Plant-based proteins are on the rise, as direct substitutions like nonspecific “plant burgers” and more specialized products like oat milk, almond butter, or mushroom steaks. In any case, we can look to the tried-and-true strategies for glucose control and adapt them as best we can for the vegan diet. When we look to the roots of this strategy, we can find that proteins derived from plants should be paired with complex carbohydrates. The reasons for this are simple – a complex carbohydrate is more difficult for the body to digest, so it will take longer for the sugars inside of it to become reflected as glucose in the blood. If we take this line of thought to its logical conclusion, we can see that animal fats can also be substituted for plant-based fats. Avocado can often be substituted for butter, for example.

Proteins and Non-Starchy, Leafy Vegetables Have Extremely Low Glycemic Index Values 

As mentioned earlier, the vegan diet is naturally rich in foods that have very low glycemic index values. Fortunately, that is the nature of the type of food the diet consists of, like cauliflower or spinach. Of course, the vegan diet can also include starchy vegetables like pumpkin or potatoes, and this is an important point we’re trying to make in this article. Within the vegan diet, someone trying to prioritize low glycemic index foods has a lot of room to make improvements even within this framework.

Try Prioritizing Medium to Low Glycemic Index Carbohydrates

Fortunately, even some high glycemic index foods, like starchy bread and other vegan products, can be paired with low glycemic index proteins and leafy greens. The result of a dish made with starchy vegan options and less starchy vegan options will be a lower glycemic index. For example, if you make a simple avocado toast, the low glycemic index of the avocado will lower the overall glycemic index of the meal compared to a simple piece of toast by itself. We think this is a bit of sleight of hand, however, since at the end of the day, you are eating a healthy option, the avocado, next to a less healthy choice, the toast.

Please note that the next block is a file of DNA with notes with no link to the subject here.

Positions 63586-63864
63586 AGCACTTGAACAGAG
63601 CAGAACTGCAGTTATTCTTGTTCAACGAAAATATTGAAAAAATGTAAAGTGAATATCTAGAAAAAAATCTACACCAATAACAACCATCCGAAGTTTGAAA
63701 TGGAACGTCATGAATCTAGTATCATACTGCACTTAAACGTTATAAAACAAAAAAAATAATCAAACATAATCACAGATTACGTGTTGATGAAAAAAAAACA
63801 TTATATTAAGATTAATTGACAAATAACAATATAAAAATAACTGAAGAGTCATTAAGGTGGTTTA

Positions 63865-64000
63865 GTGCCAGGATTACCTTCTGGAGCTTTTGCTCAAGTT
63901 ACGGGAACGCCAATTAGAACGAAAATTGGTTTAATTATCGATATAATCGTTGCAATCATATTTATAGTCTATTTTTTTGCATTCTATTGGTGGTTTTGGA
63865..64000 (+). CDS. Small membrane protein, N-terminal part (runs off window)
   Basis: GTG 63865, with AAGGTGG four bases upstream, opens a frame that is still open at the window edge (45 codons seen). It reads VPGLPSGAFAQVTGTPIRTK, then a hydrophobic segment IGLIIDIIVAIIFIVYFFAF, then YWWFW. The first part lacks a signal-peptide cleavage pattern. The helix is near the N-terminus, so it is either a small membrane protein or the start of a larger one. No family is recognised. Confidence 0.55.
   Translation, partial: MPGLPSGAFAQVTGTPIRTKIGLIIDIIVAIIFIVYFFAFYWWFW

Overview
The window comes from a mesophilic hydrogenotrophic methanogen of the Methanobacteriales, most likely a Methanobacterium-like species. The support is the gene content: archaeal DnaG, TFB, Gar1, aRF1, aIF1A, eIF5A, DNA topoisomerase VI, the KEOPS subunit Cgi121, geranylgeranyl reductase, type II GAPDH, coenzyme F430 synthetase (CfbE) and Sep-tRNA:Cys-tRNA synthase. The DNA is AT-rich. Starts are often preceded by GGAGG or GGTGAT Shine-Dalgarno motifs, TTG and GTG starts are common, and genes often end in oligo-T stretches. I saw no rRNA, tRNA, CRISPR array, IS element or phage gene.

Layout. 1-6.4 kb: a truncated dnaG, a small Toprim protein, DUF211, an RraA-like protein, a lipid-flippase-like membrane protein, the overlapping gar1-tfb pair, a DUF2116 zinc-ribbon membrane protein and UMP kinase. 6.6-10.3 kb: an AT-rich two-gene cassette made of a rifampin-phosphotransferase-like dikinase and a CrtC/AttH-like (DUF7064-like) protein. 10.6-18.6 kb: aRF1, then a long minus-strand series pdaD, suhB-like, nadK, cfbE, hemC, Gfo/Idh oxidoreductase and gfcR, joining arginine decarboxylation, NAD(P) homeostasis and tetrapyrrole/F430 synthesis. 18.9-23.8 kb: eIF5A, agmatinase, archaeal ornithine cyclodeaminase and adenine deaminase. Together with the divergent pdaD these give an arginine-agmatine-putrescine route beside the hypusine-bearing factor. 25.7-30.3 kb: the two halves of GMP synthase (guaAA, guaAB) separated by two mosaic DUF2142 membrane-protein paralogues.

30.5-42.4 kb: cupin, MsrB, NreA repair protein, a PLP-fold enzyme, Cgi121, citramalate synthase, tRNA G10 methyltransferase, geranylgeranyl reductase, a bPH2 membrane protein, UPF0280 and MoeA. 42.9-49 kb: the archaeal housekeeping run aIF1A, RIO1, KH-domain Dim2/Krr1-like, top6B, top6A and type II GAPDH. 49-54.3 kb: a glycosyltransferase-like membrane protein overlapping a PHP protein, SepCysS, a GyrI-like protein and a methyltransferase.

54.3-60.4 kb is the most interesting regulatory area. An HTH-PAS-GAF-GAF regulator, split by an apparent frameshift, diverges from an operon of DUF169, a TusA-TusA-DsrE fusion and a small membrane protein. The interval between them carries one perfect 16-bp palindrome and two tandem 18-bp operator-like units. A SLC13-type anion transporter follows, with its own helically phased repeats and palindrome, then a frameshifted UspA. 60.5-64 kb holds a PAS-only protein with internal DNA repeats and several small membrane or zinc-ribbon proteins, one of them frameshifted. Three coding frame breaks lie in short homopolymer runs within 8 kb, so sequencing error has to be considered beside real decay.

Include a Balance of Fats, Proteins, and Fibers in Your Vegan Meals

This is the heart of our argument here – you can substitute the toast within the vegan framework for another food that can pair well with the avocado, like a leafy green salad with mushrooms, which would also have plenty of fiber. These are important, as fibers can provide a filling option with very low glycemic index values while remaining within the vegan diet. Another good option is a simple plant-based burger rich in fat and fiber with a lettuce wrap instead of a burger bun.

Vegan Protein Options to Consider for Your Low Glycemic Index Diet